How are you guys taking pictures of your figures?

Discussion in 'The Toyark' started by Pikatron, Jun 3, 2007.

  1. Pikatron

    Pikatron Well-Known Member

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    I tried taking some pics of my Movie Ironhide, but could never get them to come out as nice as the ones seen in the TFW Gallery or TFKenkon. Are they using a high-end professional SLR camera to take their shots? I'm using a Canon digicam and this is the best I can come up with. I'm thinking that maybe it could be the lighting. If I use flash, the light reflects too much off the shiny plastic. If I use my desk lamp instead of flash, the picture ends up looking pretty gritty.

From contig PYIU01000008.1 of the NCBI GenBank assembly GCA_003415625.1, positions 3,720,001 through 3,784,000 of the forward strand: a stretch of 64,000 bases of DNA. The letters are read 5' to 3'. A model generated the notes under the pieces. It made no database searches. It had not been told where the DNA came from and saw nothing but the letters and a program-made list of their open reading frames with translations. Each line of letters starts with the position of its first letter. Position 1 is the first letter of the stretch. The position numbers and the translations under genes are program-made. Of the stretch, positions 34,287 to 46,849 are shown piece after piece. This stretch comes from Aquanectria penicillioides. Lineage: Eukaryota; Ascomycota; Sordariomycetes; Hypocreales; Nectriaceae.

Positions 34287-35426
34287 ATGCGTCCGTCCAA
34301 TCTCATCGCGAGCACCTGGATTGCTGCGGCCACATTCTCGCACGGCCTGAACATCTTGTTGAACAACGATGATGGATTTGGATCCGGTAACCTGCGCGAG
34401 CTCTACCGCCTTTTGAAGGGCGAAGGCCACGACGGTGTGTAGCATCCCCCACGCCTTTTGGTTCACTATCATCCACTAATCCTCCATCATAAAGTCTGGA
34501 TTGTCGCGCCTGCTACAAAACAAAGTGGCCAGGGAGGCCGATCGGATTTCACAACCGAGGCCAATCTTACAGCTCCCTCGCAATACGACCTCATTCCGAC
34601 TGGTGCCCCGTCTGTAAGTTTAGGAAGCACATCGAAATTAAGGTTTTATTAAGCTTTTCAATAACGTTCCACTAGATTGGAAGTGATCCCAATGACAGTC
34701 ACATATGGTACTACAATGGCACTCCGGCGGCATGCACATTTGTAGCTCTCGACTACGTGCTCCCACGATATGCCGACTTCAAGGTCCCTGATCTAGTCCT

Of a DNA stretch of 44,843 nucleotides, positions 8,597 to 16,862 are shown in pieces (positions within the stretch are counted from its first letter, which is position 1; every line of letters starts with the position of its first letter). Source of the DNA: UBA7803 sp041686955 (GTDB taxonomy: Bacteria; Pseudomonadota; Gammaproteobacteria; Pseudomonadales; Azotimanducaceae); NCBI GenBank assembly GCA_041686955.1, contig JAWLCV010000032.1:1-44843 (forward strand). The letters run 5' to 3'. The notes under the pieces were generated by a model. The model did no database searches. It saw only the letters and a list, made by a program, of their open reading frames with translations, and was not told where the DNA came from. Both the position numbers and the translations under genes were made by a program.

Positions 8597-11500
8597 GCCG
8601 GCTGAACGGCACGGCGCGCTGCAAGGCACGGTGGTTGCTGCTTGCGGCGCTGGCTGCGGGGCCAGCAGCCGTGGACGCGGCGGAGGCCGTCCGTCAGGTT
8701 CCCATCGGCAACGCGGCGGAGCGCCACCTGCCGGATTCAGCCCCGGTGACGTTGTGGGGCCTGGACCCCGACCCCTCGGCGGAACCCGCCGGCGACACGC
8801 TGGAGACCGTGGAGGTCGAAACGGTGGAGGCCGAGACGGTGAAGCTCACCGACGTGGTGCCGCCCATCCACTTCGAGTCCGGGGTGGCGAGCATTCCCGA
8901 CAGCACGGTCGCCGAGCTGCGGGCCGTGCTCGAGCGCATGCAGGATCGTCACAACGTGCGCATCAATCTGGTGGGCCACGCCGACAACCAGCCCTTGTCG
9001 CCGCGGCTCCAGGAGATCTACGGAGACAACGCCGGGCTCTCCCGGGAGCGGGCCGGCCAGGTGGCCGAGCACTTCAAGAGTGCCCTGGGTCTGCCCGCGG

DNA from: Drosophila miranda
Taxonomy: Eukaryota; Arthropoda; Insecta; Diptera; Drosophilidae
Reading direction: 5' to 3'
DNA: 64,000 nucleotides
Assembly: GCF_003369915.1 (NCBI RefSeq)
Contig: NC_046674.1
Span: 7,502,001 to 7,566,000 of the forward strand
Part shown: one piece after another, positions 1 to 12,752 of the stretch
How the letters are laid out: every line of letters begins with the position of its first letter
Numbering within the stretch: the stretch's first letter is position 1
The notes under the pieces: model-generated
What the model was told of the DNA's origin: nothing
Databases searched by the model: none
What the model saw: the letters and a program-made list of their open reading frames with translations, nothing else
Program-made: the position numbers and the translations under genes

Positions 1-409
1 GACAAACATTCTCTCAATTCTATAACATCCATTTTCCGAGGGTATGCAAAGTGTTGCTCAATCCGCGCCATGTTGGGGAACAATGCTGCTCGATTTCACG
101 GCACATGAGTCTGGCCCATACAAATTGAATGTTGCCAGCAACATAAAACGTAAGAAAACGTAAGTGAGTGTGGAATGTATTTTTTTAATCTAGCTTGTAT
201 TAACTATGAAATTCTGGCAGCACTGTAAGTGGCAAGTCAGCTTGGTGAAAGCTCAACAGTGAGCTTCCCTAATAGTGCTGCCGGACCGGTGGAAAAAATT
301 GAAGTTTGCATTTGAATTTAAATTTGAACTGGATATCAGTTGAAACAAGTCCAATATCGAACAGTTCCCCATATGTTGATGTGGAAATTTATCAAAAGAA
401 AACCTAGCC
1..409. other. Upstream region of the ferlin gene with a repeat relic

Short of investing in an SLR, what would you guys suggest?

    [​IMG]

    [​IMG]
     
  2. dgblast5

    dgblast5 Well-Known Member

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    I'm pretty certain that you DON'T need a high-end camera (i.e. DSLR) to take
    nice pictures. From what I have seen, all you need is a good set-up. I've seen
    someone post up a pic of one with a white background and a lamp directed on
    top of it.

    EDIT:

    Here's a link to the reply in the thread.

    http://www.tfw2005.com/boards/showpost.php?p=1330732&postcount=4363
     
  3. Abrogate

    Abrogate Nondescript Former Poster

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    usually, they photoshop the pictures to balance the contrast and whatnot
     
  4. wheeljaxx

    wheeljaxx Banned

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    i'm spoiled and own my own studio. i shoot in there.